Stability enhancement

The real drug materials are frequently less stable than drug resinate. For the improvement in the stability of the original drug, resinates are used (Srikanth et al., 2010). For example, the shelf life of vitamin B12 has few months whereas it’s resinate form has greater shelf life than their purest form (Dyer and Williams, 1999; Srikanth et al., 2010). For these, weak acid CER such as Indol-264 are commonly applying (Siegel, 1962). Further nicotine exposure to light and air get discolor, but using resinate for forming nicotine chewing gums and logenges is more stable (Dyer and Williams, 1999; Hughes, 2005; Kankkunen et al., 2002; Srikanth et al., 2010).

Improvement of dissolution power

In the case of poorly soluble drugs, IERs enhance the solubility of the drug, because IERs are hydrophilic in nature and allow aqueous solutions to enter in the cross-linked resin structure (Dyer and Williams, 1999; Hughes, 2005; Hughes and Gehris, 2003; Mahore et al., 2010; Srikanth et al., 2010). For these purposes, complex drug-resinate is used. Since each drug molecule is situated at a functional group position of resin fragment, results in conversion to other crystal forms (e.g. lattice energy, etc). These approaches enhancing the drug dissolution rate (Malik et al., 2010).

Polymorphism Elimination

Polymorphism is the ability of drug stuff to exist as two or more than two crystalline phases, having dissimilar conformations or arrangement of molecule in the crystal lattice (Brittanin and Grant, 1999; Irwin et al., 1990). In the pharmaceutical industry polymorphism is a usual problem and to identify polymorphs as well as making it stable, an appropriate soluble form huge sum of money is spent. To overcome this problem, ion exchange resins (resinate form) are used. The drug resin complex (resinate), is an amorphous solid that cannot crystallize (Irwin, 1974). When the drug is released from resinate, it is independent of the crystal form, that’s why it is used. Normally, resinates can be used to eliminate any problem among polymorphism (Hughes, 2005; Srikanth et al., 2010).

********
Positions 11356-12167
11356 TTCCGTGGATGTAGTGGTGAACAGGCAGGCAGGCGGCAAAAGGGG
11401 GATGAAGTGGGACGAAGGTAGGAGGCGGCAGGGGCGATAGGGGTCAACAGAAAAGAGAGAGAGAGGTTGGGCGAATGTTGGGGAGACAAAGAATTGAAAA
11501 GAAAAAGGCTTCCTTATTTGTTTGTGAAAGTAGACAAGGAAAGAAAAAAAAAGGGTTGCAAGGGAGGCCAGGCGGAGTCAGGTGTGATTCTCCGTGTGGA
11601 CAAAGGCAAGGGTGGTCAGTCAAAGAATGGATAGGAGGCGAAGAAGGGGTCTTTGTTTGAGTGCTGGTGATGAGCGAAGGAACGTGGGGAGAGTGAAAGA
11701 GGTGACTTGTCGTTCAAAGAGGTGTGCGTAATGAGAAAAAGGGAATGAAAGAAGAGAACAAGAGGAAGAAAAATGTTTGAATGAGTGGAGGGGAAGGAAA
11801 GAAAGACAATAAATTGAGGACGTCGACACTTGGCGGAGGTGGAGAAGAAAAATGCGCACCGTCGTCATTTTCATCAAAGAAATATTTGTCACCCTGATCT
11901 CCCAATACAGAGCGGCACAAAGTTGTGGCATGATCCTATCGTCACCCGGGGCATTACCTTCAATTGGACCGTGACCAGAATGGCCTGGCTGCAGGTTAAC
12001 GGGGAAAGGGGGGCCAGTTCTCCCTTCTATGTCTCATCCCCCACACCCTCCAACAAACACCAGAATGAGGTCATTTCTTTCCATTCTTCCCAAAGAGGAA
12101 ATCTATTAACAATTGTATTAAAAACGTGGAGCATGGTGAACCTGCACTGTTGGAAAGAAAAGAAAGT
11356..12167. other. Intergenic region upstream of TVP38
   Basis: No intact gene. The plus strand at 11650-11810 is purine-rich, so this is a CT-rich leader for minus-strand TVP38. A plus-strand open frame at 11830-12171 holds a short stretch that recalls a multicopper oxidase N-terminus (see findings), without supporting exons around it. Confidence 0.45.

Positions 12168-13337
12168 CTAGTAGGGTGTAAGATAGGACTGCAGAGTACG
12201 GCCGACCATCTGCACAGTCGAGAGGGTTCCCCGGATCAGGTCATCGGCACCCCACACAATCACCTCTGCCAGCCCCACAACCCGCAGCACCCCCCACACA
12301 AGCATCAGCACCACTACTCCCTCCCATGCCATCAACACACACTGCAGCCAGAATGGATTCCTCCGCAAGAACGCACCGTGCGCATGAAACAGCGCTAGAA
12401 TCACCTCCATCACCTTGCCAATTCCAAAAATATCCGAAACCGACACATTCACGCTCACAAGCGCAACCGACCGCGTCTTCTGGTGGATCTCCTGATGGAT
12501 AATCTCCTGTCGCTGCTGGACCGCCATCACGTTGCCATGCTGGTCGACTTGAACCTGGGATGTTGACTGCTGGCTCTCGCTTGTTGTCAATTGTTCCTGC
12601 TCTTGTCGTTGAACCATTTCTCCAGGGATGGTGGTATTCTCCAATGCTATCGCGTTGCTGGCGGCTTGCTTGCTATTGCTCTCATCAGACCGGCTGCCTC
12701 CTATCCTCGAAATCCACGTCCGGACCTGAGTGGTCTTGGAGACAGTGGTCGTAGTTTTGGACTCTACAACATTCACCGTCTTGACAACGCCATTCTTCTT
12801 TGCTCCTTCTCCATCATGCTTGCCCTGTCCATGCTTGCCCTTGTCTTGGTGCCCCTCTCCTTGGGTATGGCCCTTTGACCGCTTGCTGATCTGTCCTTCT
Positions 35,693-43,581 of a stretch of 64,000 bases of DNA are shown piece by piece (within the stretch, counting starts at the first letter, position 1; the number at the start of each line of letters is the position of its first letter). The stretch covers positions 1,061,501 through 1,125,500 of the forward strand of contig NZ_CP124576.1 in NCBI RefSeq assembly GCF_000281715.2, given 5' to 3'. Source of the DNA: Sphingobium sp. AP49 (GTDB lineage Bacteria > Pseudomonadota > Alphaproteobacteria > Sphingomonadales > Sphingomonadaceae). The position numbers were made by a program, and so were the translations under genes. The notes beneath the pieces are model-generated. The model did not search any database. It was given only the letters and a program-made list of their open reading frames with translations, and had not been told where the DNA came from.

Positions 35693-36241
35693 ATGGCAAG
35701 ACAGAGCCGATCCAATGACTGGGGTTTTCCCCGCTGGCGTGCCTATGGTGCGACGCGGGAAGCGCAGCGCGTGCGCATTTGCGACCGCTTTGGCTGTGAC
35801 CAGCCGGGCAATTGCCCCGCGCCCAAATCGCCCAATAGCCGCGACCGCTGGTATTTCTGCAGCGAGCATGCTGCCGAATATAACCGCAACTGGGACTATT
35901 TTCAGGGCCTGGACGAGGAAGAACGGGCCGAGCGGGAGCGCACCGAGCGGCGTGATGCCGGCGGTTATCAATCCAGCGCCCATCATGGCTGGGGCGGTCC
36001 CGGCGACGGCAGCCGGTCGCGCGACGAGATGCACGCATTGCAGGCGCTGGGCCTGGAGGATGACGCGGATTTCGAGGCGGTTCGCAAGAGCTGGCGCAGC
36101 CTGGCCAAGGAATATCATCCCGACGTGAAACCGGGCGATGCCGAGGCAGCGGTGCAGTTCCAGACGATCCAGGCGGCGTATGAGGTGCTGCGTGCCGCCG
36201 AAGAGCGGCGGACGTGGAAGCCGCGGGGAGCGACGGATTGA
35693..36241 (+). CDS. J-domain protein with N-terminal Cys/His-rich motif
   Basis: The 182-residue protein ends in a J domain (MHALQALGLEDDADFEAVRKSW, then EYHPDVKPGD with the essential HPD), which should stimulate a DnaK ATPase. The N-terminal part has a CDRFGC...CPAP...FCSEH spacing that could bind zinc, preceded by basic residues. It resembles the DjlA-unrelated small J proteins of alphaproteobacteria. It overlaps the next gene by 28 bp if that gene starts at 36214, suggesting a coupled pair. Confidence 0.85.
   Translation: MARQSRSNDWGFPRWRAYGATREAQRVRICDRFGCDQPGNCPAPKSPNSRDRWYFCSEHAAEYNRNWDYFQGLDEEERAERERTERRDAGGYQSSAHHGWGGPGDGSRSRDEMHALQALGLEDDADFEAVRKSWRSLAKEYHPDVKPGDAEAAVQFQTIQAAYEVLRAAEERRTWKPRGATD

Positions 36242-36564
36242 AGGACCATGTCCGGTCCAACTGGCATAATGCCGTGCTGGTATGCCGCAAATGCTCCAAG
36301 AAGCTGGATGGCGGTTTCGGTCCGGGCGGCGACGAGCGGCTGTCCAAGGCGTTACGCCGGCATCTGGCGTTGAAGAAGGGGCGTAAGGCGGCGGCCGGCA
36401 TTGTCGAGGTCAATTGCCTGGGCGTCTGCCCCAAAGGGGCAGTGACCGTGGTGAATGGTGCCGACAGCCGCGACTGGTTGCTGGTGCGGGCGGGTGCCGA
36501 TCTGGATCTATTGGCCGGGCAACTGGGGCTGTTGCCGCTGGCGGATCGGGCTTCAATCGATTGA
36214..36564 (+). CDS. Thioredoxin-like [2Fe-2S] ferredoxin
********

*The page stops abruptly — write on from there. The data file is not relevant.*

Disintegration

In pharmacy, tablet disintegrates have high swelling power. IERs have excellent power to uptake water and swell (Mahore et al., 2010; Elder, 2005). The rate of swelling of resin is because of the small particle size, making the resin super-disintegrant. Such type of property has led to the resin as good tablet disintegration. For example; weakly acidic CERs of pollacrilline a potassium salt with methacrylic acid divinyl benzene matrix (Van abbe and Rees, 1998; Vincent and Warfield, 1963). Although resins are insoluble, the affinity of resin towards water is enormous and hence it acts as disintegrant (Van Rheenen 2004).

Powder processing aid

Due to the presence of atmospheric moisture, hygroscopic drugs are disposed of agglomeration. The IER adsorption of such drugs may show a decrease in their hygroscopicity. Moreover, the uniform, macro-reticular morphology of IER will provide admirable flowability to the formulation (Chaubal, 2003).

Improving physical property

The physical properties of drug resinate mainly depend upon resin and not upon the drug. Some drugs are present in liquid form or are difficult to stay or handle as solids, resinates of such drugs are free-flowing solids (Hughes, 2005; Sriwongjanya and Bodmeier, 1998). For example; in nicotine lozenges and chewing gums, nicotine resinates are used. The nicotine resinate is a free-flowing, stable solid whereas nicotine is in liquid form. The uniform, macroteticular morphology of resin provides admirable flowability to the formulation (Hughes, 2005; Srikanth et al., 2010). Many of ion exchange resins are used in pharmaceutical formation. Some of them are listed in Table 1.

Table 1. Some standard ion exchange resins and their use in pharmaceutical

Commercial Name

Component Name

Suppliers Name

Ionic Form

Pharmaceutical Activity

Pharmaceutical Formulation

Amberlite IRP64

Polacrilex resin

Roham and Haas

Hydrogen

_

Taste masking agent and Drug stabilizing agent

Amberlite IRP69

Sodium polystyrene sulfonate

Roham and Haas

Sodium

Potassium Reduction

Sustained release, Taste masking and drug stabilizing agent

Amberlite IRP88

Polacrilin potassium

Roham and Haas

Potassium

_

Taste masking agent, Tablet disintegrant

Duolite AP143

Cholestyramine resin

Roham and Haas

Chloride

Cholesterol Reduction

Sustained release, Taste masking and drug stabilizing agent6

IERs in drug delivery